Publisher: Omni Systems
Eufloria HD is a single-player science fiction real-time strategy game for the iPad and the latest release of a game originally out on Windows PC in 2009 and the PlayStation 3 (as a downloadable title) in 2011. I've been playing various versions of Eufloria since the PS3 release, and I admit that as a game reviewer I was excited to see it out on the iPad mostly because a current release gives me an excuse to write about it. It's kinda fascinating.
My first experience playing Eufloria on the PS3 felt like an experiment on how to create an RTS that plays well with game console controllers. Obviously this is not the case, as it had been released two years earlier on PC, but still, there didn't seem to be anything more to the game than that. It's very minimalist, which always interests me even if I don't end up liking it. In development, the game was originally called Dyson, and is based on Freeman Dyson's hypothesis that something like trees could grow on comets in space; Freeman Dyson also invented the Dyson shell, or idea of ringing a star with enough satellites to collect all of its solar energy—science fiction fans later simplified this concept into the so-called Dyson sphere, which involves building a solid shell around a star so that its inner surface is as far from the star as the Earth is from the sun, and then living on that inner surface, which likely has more landmass than all the planets in the galaxy. Alas, Dyson spheres are inherently unstable, which is why they're not what Freeman Dyson originally envisioned.
Anyway. In Eufloria you are ostensibly playing as seedlings and growing trees on asteroids. However, as the playing field is 2D, and all the asteroids are circular and immobile, it's really nothing like that; what it actually feels like is capturing abstract strategic nodes and shuffling resources between them—RTS gameplay boiled down to its absolute basics. The graphics are appropriately abstract: All vector-based circles with fractal trees in a color scheme that can only be accomplished in video games. It looks a bit like flOw or Pixeljunk Eden.
The basic unit of the game is the seedling. Ten seedlings orbiting an asteroid can be spent to make a tree. Any given asteroid can hold anywhere from one to five trees, either defensive trees or trees that produce more seedlings. Seedlings have three traits—energy, i.e. health; strength, i.e. how much damage they do in combat; and speed, i.e. how fast they move between asteroids and how well they evade damage in combat. These traits are dictated by the asteroid they're grown on. Different asteroids thus have different strategic values, with higher-trait asteroids appearing bigger on the map. In addition to dictating seedling traits, asteroid positions define the map—you can only travel within a range of territory defined by asteroids you've claimed, and bigger asteroids claim more territory. But smaller asteroids often act as choke points. Grower trees produce seedlings at a steady rate until the asteroid they're on has 40 seedlings orbiting it, at which point they stop, so you want to garrison your seedlings on smaller asteroids to ensure the larger ones never stop production; at the same time you want to keep enough seedlings around strategically to guard against attack. This is made easier by a command that lets you tell an asteroid to send all new seedlings to a different location, but which does not move seedlings placed in orbit manually.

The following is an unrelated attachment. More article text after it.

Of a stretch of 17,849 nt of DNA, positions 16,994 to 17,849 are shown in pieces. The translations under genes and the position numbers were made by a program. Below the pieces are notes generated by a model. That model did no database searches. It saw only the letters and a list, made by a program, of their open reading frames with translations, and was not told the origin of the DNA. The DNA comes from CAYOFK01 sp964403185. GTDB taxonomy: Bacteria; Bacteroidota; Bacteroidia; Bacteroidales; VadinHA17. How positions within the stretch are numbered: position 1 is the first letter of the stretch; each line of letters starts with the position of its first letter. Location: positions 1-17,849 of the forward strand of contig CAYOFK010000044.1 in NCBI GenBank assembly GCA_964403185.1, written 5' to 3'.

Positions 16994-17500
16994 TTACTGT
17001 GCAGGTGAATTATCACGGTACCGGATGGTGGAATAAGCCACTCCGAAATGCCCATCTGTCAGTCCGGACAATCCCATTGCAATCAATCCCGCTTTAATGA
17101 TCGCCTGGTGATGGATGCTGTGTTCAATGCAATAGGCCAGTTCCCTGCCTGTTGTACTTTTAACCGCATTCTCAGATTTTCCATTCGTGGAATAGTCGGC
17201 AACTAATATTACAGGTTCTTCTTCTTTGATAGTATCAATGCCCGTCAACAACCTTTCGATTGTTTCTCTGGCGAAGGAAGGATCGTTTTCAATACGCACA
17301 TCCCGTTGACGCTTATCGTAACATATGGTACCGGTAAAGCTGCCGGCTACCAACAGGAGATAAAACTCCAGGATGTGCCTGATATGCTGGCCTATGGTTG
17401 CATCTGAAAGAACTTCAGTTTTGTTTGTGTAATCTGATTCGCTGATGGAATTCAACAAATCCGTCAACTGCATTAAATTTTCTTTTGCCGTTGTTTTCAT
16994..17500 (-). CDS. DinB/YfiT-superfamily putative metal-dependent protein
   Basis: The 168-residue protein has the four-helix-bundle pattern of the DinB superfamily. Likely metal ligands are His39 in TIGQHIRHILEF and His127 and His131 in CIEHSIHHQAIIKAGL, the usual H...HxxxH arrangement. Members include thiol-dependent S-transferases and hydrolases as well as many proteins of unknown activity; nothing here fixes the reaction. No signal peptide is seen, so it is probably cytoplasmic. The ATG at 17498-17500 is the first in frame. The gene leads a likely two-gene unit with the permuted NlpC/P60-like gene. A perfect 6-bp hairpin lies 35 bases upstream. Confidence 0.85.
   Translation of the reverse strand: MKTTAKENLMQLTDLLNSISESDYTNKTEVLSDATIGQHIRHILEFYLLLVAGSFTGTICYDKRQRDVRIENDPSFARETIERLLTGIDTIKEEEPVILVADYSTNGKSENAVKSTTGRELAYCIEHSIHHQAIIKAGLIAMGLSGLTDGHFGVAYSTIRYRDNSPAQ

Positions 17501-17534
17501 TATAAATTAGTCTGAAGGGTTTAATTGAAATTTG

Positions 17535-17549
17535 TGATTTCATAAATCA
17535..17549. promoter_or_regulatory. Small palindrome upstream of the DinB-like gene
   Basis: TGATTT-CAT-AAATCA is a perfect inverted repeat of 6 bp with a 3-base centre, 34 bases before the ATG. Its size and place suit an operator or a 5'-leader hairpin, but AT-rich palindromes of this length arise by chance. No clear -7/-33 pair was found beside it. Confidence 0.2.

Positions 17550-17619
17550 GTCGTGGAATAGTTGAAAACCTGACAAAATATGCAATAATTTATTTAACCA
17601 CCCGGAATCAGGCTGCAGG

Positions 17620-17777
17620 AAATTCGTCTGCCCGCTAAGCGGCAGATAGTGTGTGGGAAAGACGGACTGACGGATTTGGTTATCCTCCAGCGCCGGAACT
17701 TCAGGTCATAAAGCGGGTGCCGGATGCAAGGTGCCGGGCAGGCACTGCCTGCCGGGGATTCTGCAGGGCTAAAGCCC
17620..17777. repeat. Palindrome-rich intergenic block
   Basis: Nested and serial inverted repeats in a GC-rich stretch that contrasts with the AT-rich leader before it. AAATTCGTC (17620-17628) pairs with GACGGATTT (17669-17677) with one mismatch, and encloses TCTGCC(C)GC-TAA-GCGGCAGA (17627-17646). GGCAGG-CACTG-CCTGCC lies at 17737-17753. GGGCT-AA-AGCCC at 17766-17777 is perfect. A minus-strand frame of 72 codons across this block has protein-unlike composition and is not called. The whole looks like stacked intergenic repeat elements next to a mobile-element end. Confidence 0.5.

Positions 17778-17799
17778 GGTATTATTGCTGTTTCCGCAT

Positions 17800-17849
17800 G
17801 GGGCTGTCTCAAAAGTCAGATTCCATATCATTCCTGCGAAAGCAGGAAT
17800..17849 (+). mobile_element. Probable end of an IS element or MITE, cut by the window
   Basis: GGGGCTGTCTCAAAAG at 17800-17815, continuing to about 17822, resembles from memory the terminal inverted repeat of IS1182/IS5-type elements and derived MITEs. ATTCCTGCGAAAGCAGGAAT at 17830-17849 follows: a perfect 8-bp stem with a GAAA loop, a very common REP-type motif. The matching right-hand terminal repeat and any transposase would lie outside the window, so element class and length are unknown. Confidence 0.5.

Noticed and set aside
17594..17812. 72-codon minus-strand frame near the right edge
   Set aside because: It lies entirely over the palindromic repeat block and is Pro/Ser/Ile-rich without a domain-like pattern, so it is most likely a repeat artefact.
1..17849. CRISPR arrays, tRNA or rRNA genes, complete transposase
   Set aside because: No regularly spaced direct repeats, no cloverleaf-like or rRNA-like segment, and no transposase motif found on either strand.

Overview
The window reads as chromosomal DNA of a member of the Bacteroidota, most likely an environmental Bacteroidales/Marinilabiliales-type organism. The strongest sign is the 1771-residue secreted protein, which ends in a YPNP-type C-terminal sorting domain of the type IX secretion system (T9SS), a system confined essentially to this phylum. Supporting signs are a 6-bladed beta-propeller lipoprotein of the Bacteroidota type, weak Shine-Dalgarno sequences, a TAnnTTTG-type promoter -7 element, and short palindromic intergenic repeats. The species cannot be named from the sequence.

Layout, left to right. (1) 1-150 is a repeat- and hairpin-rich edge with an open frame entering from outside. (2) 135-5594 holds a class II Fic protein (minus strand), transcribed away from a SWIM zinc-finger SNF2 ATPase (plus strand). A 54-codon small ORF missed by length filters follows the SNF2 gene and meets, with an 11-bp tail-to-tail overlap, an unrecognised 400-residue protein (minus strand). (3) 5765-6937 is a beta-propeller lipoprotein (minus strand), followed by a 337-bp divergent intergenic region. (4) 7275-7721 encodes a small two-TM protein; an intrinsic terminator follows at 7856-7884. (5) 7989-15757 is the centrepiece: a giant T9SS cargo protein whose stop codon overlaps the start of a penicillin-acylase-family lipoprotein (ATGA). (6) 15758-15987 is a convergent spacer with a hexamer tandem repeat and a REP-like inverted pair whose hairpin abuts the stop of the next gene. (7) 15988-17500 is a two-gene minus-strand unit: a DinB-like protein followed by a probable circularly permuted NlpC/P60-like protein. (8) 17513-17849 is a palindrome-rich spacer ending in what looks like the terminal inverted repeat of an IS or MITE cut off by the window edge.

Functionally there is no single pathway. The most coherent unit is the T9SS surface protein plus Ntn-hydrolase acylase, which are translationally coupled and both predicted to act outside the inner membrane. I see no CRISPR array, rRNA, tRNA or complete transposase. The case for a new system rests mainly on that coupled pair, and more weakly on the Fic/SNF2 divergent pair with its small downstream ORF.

That's pretty much the whole game. Well, that and laser pods. And enhanced seedlings. I won't go into those.
The iPad controls work very well; touch an asteroid to select the seedlings on it, drag to another asteroid to queue them to move, then select how many and which seedlings move along the path you've defined. Combat is automated—seedlings automatically engage enemy seedlings orbiting the same asteroid.
I like RTS games that let you function as a unit commander—tell combatants where to go, when to engage and when to retreat—but do not give you manual control of how they fight. I also enjoy RTS games that focus on logistics (I always joked that what I really want to play is SimMilitaryBase) and allow for combat with a great many fighters. (Woo, Total Annihilation! Woo, Supreme Commander!) So Eufloria, with its abstract video game graphics and science fiction fan background, its focus on logistics and disdain for micromanagement, should be right up my alley.
So now's where I talk about how it fails.
It's sedate. It's really sedate. This wouldn't be a problem, except there really isn't much to do. You plant trees and move seedlings around and wait, for long periods of time, before you have enough resources to get anything done. Turtling is almost always an effective strategy, and I win most matches by defending until I have enough seedlings for a rush.
The campaign is really painstakingly thorough in introducing new concepts one at a time—I didn't even know there was going to be two types of units until like halfway through it. As such, it feels repetitive. It's possible to get bored of Eufloria long before you realize you haven't seen all of it yet.
The AI is not great at making sensible strategic choices—it doesn't really do the "shunt all your spare seedlings on a tiny asteroid somewhere so all your other asteroids keep producing new soldiers" thing, which is why turtling works—and there is no multiplayer. I'm not a multiplayer guy but this game looks like it would play much more interestingly against another human being than against the computer.
Those weaknesses aside, it's interesting enough to be worth a purchase on whatever platform you have that supports it, and Eufloria HD for the iPad is probably the best version.
This review is based on a copy of Eufloria HD for iPad purchased with personal funds, and to a lesser extent the copies of Eufloria for PS3 and PC I also bought with personal funds ages ago.
Previously – Katawa Shoujo